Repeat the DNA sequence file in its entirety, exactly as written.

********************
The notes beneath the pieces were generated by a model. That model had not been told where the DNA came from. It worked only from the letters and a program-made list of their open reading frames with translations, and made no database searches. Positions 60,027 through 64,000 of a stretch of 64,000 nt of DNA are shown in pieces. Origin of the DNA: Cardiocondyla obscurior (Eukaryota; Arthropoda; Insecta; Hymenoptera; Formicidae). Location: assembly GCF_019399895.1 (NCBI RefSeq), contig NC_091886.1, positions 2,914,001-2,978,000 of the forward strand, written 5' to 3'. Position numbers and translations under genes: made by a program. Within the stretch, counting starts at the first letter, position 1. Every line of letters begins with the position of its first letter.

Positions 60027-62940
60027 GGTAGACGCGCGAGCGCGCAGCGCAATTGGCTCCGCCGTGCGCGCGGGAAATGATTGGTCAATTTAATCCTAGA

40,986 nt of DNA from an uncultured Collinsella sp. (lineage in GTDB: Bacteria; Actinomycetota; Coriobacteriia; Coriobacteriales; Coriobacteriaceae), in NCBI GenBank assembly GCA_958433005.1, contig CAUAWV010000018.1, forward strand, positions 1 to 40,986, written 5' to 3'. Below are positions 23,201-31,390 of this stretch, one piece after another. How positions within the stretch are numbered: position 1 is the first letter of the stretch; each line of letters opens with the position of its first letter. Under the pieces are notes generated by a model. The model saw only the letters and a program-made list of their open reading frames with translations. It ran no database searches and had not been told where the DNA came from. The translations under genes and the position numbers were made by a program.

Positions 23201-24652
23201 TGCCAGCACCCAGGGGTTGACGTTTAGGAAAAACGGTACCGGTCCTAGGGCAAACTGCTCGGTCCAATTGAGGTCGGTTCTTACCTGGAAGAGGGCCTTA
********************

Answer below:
The notes beneath the pieces were generated by a model. That model had not been told where the DNA came from. It worked only from the letters and a program-made list of their open reading frames with translations, and made no database searches. Positions 60,027 through 64,000 of a stretch of 64,000 nt of DNA are shown in pieces. Origin of the DNA: Cardiocondyla obscurior (Eukaryota; Arthropoda; Insecta; Hymenoptera; Formicidae). Location: assembly GCF_019399895.1 (NCBI RefSeq), contig NC_091886.1, positions 2,914,001-2,978,000 of the forward strand, written 5' to 3'. Position numbers and translations under genes: made by a program. Within the stretch, counting starts at the first letter, position 1. Every line of letters begins with the position of its first letter.

Positions 60027-62940
60027 GGTAGACGCGCGAGCGCGCAGCGCAATTGGCTCCGCCGTGCGCGCGGGAAATGATTGGTCAATTTAATCCTAGA

40,986 nt of DNA from an uncultured Collinsella sp. (lineage in GTDB: Bacteria; Actinomycetota; Coriobacteriia; Coriobacteriales; Coriobacteriaceae), in NCBI GenBank assembly GCA_958433005.1, contig CAUAWV010000018.1, forward strand, positions 1 to 40,986, written 5' to 3'. Below are positions 23,201-31,390 of this stretch, one piece after another. How positions within the stretch are numbered: position 1 is the first letter of the stretch; each line of letters opens with the position of its first letter. Under the pieces are notes generated by a model. The model saw only the letters and a program-made list of their open reading frames with translations. It ran no database searches and had not been told where the DNA came from. The translations under genes and the position numbers were made by a program.

Positions 23201-24652
23201 TGCCAGCACCCAGGGGTTGACGTTTAGGAAAAACGGTACCGGTCCTAGGGCAAACTGCTCGGTCCAATTGAGGTCGGTTCTTACCTGGAAGAGGGCCTTA